Belarus frees final prisoners in EU sanctions bid


EUOBSERVER / BRUSSELS - Belarus on Wednesday (20 August) pardoned two more dissidents, Syarhei Parsyukevich and Andrei Kim, clearing its jails of political prisoners in a bid to improve relations with the EU.

Mr Parsyukevich and Mr Kim had been serving two-and-a-half and one-and-a-half year sentences, respectively, after taking part in street protests in January.

Their release comes just two days after Minsk freed opposition leader Alexander Kazulin, with no more prisoners of conscience now left behind bars, despite some concern over a US lawyer, Emanuel Zeltser, arrested in March.

The latest move comes as Belarus heads toward parliamentary elections on 28 September, in which a handful of pro-democracy opposition figures are expected to gain seats in the legislature for the first time.

The EU in 2006 and 2007 imposed diplomatic and trade sanctions against Belarus, embarrassing the regime and discouraging western companies from investing at a time when rising Russian gas prices are biting into Belarus' state budget.

Some Belarusian opposition activists fear the prisoner release could be used to justify dropping the EU sanctions without deeper reforms, in a quid-pro-quo deal brokered by Germany's influential ambassador in Minsk, Gebhardt Weiss.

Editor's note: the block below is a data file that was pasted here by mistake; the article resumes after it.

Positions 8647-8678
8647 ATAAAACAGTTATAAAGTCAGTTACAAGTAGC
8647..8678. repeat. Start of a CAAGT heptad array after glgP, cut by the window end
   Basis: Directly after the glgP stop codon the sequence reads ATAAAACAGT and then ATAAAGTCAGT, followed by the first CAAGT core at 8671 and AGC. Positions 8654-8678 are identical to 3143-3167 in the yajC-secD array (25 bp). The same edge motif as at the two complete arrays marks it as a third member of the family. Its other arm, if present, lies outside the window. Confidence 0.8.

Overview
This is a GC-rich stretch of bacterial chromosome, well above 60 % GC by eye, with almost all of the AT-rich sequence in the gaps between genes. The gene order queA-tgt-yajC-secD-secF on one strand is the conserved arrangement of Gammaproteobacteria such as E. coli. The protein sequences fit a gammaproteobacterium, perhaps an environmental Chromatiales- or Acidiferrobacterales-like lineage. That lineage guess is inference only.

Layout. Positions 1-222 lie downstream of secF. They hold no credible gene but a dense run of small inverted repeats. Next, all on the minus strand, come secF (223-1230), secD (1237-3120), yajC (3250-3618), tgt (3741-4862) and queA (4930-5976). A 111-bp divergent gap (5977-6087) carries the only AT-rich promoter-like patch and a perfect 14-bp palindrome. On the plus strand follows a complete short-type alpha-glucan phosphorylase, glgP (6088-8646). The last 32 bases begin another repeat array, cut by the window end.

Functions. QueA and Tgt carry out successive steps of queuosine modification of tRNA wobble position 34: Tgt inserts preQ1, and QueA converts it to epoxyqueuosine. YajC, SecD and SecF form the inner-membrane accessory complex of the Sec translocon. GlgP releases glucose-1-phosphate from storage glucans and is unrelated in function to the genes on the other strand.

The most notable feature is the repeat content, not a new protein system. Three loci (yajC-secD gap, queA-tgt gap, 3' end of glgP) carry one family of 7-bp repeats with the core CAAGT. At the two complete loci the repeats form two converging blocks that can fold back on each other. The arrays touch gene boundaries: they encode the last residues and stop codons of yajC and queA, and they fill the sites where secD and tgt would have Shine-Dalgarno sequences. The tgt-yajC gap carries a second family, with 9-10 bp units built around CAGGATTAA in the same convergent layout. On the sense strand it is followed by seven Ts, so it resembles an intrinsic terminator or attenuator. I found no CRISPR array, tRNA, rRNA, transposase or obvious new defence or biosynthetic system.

The EU and Belarus are expected to resume technical-level meetings on energy, transport and border control projects in September. The European Commission's new embassy in Minsk is also planning to increase its small staff of just 10 envoys later this year.

But while the prisoner move could see the EU "revise" sanctions to some extent, EU officials do not foresee a major political breakthrough unless the OSCE also adjudges next month's elections to be "free and fair" and Minsk relaxes restrictions on free speech.

Rebranding the regime

Belarus president Alexander Lukashenko in March hired British PR expert Lord Bell to improve his country's profile in the West, but the new campaign has been erratic so far.

Mr Lukashenko at first refrained from taking Russia's side on the war in Georgia, but at a meeting with Russian president Dmitry Medvedev in Sochi on Tuesday he said Russian forces behaved "perfectly, in a very calm, wise and beautiful manner."

In early August, the president signed a decree equating internet media with TV and printed materials, enabling him to gag opposition publishing activity.

Meanwhile, even as Mr Kazulin's release throws a spotlight on the September parliamentary vote, the timing of the move means it is too late for him to register and run in the elections themselves.

"No one from the real opposition will enter the 'parliament," Mr Kazulin said, NGO Charter97 reports. "Those who will make some agreements with the regime, or who are not dangerous for the regime, or those, the authorities have damaging materials against, will be able to enter the 'parliament'."

"I think the regime wants the EU to recognise the parliamentary elections, but [my release] is obviously not enough," Mr Parsyukevich said. "There have been no changes in the country."



Partners: Social Network